March 22 2011 at 4:19 PM Report abuse +1 rate up rate down Reply

You're an idiot, child.

June 25 2013 at 5:19 PM Report abuse rate up rate down Reply

Whoever wrote this article obviously did not do proper research. I just looked into five of the jobs that were listed and all of them required a four year degree.

March 22 2011 at 3:32 PM Report abuse +1 rate up rate down Reply

Uh, hello. . . these are not entry level jobs. Apparently this lame article was prepared by an entry level journalist wanna be. Come on, what company will hire an untrained kid fresh from high school as their boiler operator. Unless you have already had a great deal of experience in "desktop publishing" (by the way, that terminology went out about 10-15 years ago), you won't be getting any jobs publishing magazines. Maybe making brochures for minimum wage would be more realistic. No degree & no experience, you won't be getting most any of those jobs listed, and certainly not anywhere near the average pay quoted in the article.

March 22 2011 at 3:24 PM Report abuse rate up rate down Reply

its all about supply and demand.we are just another product for sale

March 22 2011 at 3:19 PM Report abuse rate up rate down Reply

yeah right! those jobs don't even exsist in this small town where I live. It's mandatory to have at least an associates degree or you won't get hired! having a certificate for a trade will only get you half way in the door. starting your business is even hard. let's face it, you can not survive off $20,000 a year from a $10 or $12 an hour job. the government is so bad that we have no choice but to go to college to make a better leaving. pretty soon the goverment will cut the cost for pell grants and loans because they will claim that there is no money for education. "go to college = get a life".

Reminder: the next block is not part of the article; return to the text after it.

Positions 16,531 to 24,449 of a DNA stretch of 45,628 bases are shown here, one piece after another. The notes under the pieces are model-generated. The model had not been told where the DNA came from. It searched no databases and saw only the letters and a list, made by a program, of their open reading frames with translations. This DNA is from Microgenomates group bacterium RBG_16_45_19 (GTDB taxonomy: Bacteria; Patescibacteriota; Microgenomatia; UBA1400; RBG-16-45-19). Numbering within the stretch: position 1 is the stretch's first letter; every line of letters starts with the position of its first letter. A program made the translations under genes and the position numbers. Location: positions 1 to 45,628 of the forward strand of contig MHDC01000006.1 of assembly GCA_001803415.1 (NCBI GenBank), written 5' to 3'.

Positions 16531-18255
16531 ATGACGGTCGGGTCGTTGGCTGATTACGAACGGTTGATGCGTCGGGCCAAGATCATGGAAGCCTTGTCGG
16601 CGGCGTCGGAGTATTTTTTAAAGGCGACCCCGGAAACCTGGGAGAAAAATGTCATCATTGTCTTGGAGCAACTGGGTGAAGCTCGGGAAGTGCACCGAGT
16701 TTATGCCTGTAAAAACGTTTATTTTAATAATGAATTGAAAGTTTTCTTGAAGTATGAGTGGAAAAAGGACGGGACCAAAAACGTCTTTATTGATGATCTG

March 22 2011 at 3:11 PM Report abuse rate up rate down Reply
1 reply to Sangria's comment

i did not say it was in your town your leaving to go away to a 4 year college depending on what you your dream is you will go after that degree .If there is an abundance of that degree available the industry will evalute what they will have to pay for somebody to fill that position if they can get someone with the next degree up for the same money your out .In you town probably enough people were satisfied with $10 to 20 ph range so thats what they required as matter of fact there are a lot of people right now that would like to that right now even with a 4 year degree.If they decide to move there then those same jobs will require that degree

March 22 2011 at 3:27 PM Report abuse rate up rate down Reply
1 reply to cmax383666's comment

I would never say education is a waste of time. I guess its just where your personal priorites are at the time.I would like to go go back someday with the worry of rent or Houspayment or food but thats another story.

March 22 2011 at 3:30 PM Report abuse rate up rate down

Search Articles

Picks From the Web